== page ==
Consider how satisfying are the shapes of some of these old things—a coach, for instance, or a spinet; a sickle or a ladle. The humblest utensils of our grandfathers are preserved in museums to-day, partly, of course, for the historic associations, but mainly because they have a certain charm. And gradually all that charm vanished. The hand worker who controlled every step of the thing he was making was replaced by a machine minder who had nothing to do with the design. The directing minds, absorbed in the new wonder of so many things made so easily, ignored the fact that it was just as easy for a machine to stamp or print a good pattern as a bad one, and by some perversity nearly always chose the bad one, and aggravated that fact by producing the bad design in incredible quantities. The public, tickled to get so many things so cheaply, accepted them without question, and thus, we had a depressing period when, in New York City, brownstone houses were built literally by the mile, and country houses were of two stories, mansard roof, and cupola, with cast-iron dogs and deer on the lawns, and furnished with horsehair sofas, flowered Brussels carpets, gilt-embossed wall paper, and ormolu clocks under glass bells on the mantelpieces above imitation fireplaces.
We passed from the hand to the machine, we enjoyed our era of the triumph of the machine, we acquired wealth, and with wealth education, travel, sophistication, a sense of beauty; and then we began to miss something in our cheap but ugly products. Efficiency was not enough. The machine did not satisfy the soul. Man could not live by bread alone. And thus it came about that beauty, or what one conceived as beauty, became a factor in the production and marketing of goods.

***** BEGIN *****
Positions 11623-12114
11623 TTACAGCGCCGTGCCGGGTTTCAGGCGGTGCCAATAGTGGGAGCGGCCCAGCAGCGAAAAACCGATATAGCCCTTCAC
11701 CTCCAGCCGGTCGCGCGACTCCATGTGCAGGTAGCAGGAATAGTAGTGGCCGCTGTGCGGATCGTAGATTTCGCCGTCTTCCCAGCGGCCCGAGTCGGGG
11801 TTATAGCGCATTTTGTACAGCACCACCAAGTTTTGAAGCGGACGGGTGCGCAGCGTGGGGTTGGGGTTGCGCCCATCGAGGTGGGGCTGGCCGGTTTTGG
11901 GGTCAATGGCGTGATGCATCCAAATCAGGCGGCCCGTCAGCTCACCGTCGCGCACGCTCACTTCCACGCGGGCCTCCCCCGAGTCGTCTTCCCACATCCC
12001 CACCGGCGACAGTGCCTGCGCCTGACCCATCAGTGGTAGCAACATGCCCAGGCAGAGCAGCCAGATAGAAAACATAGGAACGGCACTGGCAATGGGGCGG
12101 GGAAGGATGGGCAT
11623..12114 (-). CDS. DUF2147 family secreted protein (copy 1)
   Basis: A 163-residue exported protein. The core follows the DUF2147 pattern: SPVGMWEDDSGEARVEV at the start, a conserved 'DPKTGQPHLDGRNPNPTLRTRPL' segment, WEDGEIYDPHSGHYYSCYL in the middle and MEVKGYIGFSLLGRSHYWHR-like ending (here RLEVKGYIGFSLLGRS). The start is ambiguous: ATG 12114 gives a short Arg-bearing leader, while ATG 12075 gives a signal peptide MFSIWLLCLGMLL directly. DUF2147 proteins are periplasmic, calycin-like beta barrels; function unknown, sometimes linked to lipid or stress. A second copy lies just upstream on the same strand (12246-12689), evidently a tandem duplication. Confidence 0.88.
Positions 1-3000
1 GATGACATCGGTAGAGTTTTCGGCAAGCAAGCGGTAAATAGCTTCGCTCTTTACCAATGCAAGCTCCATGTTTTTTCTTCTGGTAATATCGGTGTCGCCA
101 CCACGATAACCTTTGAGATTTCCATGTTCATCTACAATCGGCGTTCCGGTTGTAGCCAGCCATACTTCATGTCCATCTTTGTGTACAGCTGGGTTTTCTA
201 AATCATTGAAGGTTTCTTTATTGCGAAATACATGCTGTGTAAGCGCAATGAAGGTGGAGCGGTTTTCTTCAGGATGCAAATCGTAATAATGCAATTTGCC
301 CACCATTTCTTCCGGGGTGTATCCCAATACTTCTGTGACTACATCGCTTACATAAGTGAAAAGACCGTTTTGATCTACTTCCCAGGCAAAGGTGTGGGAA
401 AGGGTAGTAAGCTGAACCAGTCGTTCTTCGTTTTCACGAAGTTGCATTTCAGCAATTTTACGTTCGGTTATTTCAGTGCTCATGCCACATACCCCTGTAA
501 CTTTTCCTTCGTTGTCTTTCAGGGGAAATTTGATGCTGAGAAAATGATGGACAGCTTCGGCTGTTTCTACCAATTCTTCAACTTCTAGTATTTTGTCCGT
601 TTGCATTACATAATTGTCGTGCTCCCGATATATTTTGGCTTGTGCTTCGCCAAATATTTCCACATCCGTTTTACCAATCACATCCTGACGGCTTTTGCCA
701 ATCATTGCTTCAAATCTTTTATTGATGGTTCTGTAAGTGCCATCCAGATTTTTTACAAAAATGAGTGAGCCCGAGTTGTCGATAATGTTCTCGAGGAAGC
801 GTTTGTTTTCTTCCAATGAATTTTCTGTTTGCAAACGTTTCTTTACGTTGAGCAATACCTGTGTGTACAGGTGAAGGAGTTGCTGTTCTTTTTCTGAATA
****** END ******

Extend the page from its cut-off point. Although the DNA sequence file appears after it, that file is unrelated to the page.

A commercial for was being filmed.
No issues with fur in this neighborhood, once the poorest of the poor!
The River Neckinger
The Neckinger is one of the ‘lost’ rivers of London which now runs entirely underground, probably merging into the present drain or sewer systems. It rises in Southwark and originally entered the Thames at the tidal inlet now called St Saviour’s Dock ("Savory Dock" on older maps).
The river is believed to have got its name from the term "Devil’s neckcloth", a hangman’s noose. Until the 18th century, Thames pirates were executed at Neckinger Wharf, near the mouth of the inlet. The corpses were placed on display as a deterrent further downstream on the Thames.
St Saviour’s Dock was created in the 13th century by the Cluniac monks of Bermondsey Abbey (founded 1082, ¾ mile to the south-west, Figs 7 and 8) who enlarged and embanked the inlet, naming the dock after the abbey’s patron, and built and ran a windmill on its East bank, The Mill of St Saviour. Around 1536 (after the dissolution of the monasteries) the windmill was converted into a water mill and "water machine" to supply local inhabitants with water. It later became the first gunpowder factory in England to be powered by water, and later still it was rebuilt as a paper mill, becoming one of the first mills in England to make paper from straw. By Dickens’ time, lead mills occupied the site.